Hackers are now angling to get you to do their dirty work for them. Security researchers have discovered a new kind of malware offering victims a ‘nasty’ way to unlock their files. Instead of paying a ransom with bitcoin, victims need only send the ransomware to another unsuspecting victim. If two or more others are infected by your personalized link, the hackers will release your encrypted files.
This new malware, called Popcorn Time, may also delete the victim’s files if you enter an incorrect decryption code too many times. Malware Hunter Team found the new tactic, which is still in development, and hasn’t been released yet. But security experts are keeping their eyes on it.
Ransomware is becoming the number one malware used by hackers who’ve already encrypted information from small businesses to major health care organizations.
Protect your information from hackers and ransomware
- First and foremost, regular backups of your most important files could help take some of the ‘bite’ out of a potential attack. With regular, offsite backups, you could be less at the mercy of the hackers.
- We cannot say this enough: education, education, education. Train your employees about the latest tactics used by hackers, and encourage them to never open an attachment or click on a link that looks suspicious – even if it appears to come from someone inside your organization. Cyber criminals are getting increasingly sophisticated, and better at spoofing email addresses.
- Patch your operating system, anti-virus, browsers, etc. and keep them all up to date.
- Consider setting up additional firewall protection to enhance security.
The Network Team has solutions and training to help with all of these. Reach out today to find out how we can help protect you.
Another day, another major hack discovered that affected millions of people. Uber was hacked in 2016, exposing personal information from 57 million people, and the company did not reveal the hack until November 2017. The hackers got names, email addresses and phone numbers of Uber users. Hackers also got driver's license numbers for 600,000 of those victims.
As hacking attacks become more commonplace, it can be easy for them to fade into white noise. Instead, they need to open our eyes to the growing risk from hackers.
As the ransomware epidemic continues to spread, ask yourself how vulnerable your business is to cyber-extortion. A vulnerability assessment is a good first step to strengthening your defenses.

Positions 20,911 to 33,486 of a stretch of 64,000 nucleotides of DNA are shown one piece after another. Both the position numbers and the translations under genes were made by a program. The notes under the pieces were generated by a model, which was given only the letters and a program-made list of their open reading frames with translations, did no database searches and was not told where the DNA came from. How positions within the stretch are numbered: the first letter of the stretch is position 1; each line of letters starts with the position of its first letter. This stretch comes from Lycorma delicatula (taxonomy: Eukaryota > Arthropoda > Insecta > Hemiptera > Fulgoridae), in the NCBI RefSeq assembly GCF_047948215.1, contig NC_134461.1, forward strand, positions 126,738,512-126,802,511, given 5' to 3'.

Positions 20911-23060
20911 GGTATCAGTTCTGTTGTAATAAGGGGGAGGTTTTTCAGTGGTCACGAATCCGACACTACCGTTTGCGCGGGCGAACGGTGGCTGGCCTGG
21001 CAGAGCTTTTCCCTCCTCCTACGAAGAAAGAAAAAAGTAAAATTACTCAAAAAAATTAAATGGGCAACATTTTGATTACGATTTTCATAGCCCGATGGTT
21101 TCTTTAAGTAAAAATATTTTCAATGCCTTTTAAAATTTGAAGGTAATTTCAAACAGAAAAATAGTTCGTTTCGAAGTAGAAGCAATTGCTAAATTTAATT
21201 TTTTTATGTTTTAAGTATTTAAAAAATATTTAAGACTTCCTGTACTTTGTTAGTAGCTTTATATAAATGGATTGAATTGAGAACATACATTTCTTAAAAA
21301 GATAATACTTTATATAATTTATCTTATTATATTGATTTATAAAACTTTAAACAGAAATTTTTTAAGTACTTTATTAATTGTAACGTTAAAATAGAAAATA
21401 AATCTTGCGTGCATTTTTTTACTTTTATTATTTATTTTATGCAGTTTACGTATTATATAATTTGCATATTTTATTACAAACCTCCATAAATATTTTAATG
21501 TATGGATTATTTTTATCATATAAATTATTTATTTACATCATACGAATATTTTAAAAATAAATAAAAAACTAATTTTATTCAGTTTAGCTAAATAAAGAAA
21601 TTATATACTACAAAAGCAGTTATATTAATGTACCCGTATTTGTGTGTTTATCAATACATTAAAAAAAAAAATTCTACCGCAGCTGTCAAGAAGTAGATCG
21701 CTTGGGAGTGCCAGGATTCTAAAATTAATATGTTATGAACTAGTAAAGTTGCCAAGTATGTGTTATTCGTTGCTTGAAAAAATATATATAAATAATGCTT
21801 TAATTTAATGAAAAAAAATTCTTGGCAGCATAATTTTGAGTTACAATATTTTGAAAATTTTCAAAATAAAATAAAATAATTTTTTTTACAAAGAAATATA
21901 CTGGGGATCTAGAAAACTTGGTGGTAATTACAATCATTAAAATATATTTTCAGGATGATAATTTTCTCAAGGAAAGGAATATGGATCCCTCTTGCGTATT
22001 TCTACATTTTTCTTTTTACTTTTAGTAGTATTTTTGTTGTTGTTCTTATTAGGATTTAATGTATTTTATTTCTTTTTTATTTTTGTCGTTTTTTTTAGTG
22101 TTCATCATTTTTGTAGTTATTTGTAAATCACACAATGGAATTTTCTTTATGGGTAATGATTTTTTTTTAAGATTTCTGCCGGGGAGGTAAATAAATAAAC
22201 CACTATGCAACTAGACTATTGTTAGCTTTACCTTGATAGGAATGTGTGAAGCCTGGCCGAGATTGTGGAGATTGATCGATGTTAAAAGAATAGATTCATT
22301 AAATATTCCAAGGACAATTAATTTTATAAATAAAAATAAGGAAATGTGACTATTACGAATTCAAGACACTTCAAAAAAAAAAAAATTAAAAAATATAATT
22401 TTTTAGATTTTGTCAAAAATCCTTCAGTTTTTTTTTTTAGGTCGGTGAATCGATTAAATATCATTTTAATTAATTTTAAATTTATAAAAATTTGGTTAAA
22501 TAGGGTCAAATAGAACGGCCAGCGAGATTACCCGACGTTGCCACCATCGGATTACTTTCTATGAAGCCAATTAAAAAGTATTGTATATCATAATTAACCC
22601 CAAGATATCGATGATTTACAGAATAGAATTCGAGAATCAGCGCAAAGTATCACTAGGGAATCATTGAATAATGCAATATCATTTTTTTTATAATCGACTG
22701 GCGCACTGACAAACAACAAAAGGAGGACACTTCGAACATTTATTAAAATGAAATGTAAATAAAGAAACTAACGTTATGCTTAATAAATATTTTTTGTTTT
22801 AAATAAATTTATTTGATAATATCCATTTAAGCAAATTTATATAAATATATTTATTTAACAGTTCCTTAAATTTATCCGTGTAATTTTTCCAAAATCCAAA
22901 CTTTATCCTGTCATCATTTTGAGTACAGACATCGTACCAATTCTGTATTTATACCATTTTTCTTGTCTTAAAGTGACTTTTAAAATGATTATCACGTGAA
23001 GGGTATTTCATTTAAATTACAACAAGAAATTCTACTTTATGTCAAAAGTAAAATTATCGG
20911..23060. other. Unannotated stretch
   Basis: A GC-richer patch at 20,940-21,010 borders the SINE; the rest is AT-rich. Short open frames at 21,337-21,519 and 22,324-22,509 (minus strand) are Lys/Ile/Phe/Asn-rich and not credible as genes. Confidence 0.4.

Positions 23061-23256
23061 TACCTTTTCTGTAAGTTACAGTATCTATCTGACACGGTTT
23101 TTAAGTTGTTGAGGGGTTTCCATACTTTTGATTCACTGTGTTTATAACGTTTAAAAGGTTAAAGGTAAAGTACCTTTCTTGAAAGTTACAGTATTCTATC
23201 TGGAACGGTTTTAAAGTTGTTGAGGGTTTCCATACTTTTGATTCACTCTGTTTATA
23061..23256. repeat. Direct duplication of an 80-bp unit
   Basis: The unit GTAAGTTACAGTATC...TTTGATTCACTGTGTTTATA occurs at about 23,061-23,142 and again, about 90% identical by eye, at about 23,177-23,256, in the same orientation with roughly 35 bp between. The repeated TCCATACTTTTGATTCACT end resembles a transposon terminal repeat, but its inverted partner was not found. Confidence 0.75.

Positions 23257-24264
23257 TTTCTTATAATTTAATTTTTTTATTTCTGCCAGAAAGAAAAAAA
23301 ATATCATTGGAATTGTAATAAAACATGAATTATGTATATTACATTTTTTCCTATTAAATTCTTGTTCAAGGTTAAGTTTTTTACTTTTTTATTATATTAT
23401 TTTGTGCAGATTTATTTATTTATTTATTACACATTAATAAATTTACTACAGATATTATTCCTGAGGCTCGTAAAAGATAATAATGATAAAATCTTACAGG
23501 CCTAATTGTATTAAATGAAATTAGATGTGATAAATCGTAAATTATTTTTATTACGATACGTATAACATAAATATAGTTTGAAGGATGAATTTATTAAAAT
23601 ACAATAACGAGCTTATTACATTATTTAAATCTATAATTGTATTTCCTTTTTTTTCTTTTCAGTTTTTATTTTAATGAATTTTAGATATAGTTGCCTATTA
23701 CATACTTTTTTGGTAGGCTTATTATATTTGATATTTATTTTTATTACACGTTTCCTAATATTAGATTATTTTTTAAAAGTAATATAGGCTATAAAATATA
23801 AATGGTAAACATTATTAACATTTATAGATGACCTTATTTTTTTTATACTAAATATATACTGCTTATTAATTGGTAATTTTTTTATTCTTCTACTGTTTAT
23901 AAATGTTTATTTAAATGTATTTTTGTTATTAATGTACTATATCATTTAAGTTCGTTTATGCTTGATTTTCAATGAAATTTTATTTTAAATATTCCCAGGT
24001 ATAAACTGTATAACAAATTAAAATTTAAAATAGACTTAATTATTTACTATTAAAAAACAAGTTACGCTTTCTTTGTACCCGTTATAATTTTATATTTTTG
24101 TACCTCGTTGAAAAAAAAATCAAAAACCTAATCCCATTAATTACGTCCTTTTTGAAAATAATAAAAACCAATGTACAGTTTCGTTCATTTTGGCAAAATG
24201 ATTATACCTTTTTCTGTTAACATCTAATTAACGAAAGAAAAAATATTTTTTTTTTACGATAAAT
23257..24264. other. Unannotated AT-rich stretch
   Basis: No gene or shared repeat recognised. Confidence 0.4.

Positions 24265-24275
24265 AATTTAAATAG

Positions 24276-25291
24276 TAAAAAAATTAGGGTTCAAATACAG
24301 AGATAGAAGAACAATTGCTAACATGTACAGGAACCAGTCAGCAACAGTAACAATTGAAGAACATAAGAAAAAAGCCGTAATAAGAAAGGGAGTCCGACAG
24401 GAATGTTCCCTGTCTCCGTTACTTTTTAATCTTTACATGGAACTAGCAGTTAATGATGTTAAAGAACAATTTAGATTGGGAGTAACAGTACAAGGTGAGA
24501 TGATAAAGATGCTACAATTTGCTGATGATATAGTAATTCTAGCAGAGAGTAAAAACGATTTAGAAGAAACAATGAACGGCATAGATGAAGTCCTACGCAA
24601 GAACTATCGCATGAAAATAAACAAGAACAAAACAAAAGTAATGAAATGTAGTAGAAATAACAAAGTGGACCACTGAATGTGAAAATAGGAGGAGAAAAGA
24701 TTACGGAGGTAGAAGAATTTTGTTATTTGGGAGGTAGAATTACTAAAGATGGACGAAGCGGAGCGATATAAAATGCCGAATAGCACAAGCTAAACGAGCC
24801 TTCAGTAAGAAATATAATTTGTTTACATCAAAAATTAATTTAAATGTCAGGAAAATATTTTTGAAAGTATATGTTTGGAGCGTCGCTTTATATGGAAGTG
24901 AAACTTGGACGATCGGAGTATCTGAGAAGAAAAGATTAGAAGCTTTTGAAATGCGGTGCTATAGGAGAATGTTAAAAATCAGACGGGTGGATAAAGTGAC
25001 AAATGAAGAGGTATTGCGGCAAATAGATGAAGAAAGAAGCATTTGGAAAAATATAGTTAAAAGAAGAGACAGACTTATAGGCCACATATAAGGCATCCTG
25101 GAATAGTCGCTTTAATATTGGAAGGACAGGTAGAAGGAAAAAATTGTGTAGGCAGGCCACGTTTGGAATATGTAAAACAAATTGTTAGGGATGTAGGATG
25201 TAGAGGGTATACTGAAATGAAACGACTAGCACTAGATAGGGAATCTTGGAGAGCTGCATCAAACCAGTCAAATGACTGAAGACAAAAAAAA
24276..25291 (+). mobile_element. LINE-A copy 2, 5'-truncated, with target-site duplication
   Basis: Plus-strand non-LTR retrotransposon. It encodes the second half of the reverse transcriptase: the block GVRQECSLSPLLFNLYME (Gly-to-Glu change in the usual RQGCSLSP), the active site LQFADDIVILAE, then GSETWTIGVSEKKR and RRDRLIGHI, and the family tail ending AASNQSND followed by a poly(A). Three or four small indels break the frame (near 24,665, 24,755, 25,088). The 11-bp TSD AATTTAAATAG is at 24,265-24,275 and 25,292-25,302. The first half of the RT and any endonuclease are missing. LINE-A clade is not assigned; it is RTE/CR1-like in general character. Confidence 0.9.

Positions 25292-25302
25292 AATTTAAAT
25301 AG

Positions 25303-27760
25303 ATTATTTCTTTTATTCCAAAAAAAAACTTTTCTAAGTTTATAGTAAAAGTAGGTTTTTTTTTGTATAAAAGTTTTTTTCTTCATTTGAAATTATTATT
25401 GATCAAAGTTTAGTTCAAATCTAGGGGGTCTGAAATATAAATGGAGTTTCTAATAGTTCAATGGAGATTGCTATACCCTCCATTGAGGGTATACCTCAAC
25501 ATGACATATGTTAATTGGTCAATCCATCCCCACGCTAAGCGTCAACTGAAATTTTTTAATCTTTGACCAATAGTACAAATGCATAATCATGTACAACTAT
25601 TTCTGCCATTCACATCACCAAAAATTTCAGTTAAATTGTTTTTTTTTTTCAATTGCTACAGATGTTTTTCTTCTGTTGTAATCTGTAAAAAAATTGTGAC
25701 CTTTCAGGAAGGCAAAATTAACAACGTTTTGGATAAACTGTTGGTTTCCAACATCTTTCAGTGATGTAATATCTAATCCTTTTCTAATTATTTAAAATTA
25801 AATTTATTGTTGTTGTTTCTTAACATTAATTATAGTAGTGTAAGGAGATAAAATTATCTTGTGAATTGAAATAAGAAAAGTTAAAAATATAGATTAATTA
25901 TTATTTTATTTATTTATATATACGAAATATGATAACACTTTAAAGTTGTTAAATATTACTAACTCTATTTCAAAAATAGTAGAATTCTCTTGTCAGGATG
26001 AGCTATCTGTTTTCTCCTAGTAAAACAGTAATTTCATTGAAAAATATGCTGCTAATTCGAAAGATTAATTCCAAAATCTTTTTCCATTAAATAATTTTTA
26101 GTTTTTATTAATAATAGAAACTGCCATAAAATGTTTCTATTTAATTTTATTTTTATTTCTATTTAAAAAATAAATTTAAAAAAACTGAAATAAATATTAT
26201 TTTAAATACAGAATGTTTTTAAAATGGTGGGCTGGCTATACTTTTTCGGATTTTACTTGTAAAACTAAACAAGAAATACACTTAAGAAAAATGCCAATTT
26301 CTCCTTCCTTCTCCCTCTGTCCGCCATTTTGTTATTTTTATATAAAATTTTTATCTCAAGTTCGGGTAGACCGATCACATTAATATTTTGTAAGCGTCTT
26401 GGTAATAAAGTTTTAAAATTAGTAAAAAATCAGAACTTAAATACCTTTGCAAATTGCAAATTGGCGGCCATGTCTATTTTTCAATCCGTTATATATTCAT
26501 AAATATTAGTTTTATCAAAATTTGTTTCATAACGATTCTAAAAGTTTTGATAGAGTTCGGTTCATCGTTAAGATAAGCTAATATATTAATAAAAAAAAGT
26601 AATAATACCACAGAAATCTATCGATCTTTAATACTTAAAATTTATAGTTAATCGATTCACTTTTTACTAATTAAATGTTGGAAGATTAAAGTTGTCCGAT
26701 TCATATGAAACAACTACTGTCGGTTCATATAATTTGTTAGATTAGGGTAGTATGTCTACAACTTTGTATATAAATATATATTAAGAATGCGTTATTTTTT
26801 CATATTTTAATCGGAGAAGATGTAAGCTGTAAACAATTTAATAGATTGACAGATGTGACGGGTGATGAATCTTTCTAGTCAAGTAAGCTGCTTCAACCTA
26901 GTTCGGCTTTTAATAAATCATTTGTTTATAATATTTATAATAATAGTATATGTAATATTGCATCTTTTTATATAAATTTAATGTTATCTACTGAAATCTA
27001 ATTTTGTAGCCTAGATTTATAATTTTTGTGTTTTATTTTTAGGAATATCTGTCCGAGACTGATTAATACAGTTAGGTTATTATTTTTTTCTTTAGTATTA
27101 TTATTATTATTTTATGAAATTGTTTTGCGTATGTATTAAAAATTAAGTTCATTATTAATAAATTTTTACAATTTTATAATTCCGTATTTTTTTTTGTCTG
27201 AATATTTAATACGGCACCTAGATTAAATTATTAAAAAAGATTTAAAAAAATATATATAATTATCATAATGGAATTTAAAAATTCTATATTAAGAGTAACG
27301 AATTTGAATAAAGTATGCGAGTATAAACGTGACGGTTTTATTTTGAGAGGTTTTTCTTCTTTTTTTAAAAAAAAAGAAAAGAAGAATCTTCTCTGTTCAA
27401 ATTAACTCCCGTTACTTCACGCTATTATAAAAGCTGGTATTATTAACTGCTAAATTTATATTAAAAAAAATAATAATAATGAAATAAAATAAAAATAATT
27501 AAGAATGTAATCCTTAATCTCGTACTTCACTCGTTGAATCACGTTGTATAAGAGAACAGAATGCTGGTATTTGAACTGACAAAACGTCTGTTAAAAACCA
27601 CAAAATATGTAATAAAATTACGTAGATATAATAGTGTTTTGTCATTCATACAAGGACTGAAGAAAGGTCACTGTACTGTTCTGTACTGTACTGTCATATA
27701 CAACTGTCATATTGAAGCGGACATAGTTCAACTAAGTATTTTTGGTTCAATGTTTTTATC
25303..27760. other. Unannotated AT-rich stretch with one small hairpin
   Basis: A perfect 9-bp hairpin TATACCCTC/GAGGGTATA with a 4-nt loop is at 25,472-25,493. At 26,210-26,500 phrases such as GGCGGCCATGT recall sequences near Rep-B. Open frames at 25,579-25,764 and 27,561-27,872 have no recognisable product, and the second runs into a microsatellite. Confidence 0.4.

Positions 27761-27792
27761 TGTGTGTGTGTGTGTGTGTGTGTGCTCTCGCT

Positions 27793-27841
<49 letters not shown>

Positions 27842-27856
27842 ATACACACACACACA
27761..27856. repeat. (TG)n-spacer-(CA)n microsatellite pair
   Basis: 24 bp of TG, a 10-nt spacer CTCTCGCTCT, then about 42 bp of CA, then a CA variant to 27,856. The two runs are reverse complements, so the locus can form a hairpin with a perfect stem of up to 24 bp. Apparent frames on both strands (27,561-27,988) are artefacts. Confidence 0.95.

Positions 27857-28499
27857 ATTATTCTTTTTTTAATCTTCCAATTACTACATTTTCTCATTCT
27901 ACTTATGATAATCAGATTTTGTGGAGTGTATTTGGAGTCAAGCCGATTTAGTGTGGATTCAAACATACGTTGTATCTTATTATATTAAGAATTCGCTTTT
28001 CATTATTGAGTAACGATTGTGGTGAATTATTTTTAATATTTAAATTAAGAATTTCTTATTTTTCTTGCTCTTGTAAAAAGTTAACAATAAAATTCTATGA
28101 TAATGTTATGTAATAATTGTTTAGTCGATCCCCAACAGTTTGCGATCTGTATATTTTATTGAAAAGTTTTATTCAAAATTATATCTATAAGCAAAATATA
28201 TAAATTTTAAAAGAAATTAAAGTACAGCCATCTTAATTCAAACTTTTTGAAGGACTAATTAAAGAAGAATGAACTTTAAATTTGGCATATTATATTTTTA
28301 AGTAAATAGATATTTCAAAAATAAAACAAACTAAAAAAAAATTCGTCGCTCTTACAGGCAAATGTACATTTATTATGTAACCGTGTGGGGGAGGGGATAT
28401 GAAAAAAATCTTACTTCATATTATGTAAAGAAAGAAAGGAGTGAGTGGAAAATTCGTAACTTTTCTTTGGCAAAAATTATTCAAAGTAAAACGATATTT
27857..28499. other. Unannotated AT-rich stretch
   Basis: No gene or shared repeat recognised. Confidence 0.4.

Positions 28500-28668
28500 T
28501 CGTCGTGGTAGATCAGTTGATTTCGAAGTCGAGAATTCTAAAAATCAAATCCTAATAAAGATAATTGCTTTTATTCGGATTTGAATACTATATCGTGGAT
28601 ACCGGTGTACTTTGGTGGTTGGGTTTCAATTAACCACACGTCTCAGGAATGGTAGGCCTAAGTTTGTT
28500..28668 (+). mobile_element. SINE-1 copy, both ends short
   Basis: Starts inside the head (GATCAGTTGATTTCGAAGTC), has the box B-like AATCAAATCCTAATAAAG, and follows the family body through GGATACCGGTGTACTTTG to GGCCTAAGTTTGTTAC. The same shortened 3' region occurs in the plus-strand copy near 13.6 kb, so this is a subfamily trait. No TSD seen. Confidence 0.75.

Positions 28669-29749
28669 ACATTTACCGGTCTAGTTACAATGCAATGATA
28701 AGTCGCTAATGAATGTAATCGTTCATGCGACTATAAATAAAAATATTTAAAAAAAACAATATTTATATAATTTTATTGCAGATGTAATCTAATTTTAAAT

Six questions to ask in assessing your ransomware vulnerability.
- Are you training users on the dangers of phishing?
2. Do you back up your business data regularly?
3. Do you have anti-phishing email security?
4. Have you deployed endpoint security with specific ransomware protection?
5. Are your mobile devices secure?
6. Do you have a patch management policy?
If your answer to any of the above is no, you have a problem. If you want to avoid a ransomware attack, start working on turning those no's into yesses.
TNT offers classes to train users on ransomware and security related issues. Contact us today to learn more.
A phishing scam that’s been around for months is hitting the news again. Hackers targeted nearly 110 million Netflix subscribers in the sophisticated scam that’s bypassing a lot of SPAM filters.
Users receive an email indicating their account has been suspended due to a billing error. They are directed to a fake Netflix landing page. Users are prompted to enter personal and billing information. The page not only looks legitimate, the hackers have found ways to host it on trusted servers.
A recent security survey from Datto shows email phishing remains one of the most common scams hackers use to access your files and information, and/or plant ransomware.
Ransomware is malicious software that blocks your access to your files and information until you pay a ransom.
Datto surveyed IT companies to find out what kind of ransomware attacks their clients were facing.
- 26% of those surveyed said their clients were hit with multiple ransomware attacks in a single day.
- 56% of the businesses attacked by ransomware lost critical data.
- 97% of the IT pros surveyed expect the ransomware problem to continue to increase in frequency over the next two years.
So, what can you do to make sure your company and customer information is as safe as possible from phishing scams? Education is the number one weapon against phishing scams, and hackers in general. In the example of the Netflix phishing scam, users should log into Netflix from a new browser window and check the status of their account there instead of clicking on links in the email.
Perimeter and endpoint security cannot be overemphasized. Have a firewall with layer 7 filtering and cloud-based protection on all your endpoints to be sure that they are safe, both in and out of the office.
Learn more about the dangers of ransomware, including an inside look at the tacticts hackers use by reading our Ransomware Protection page.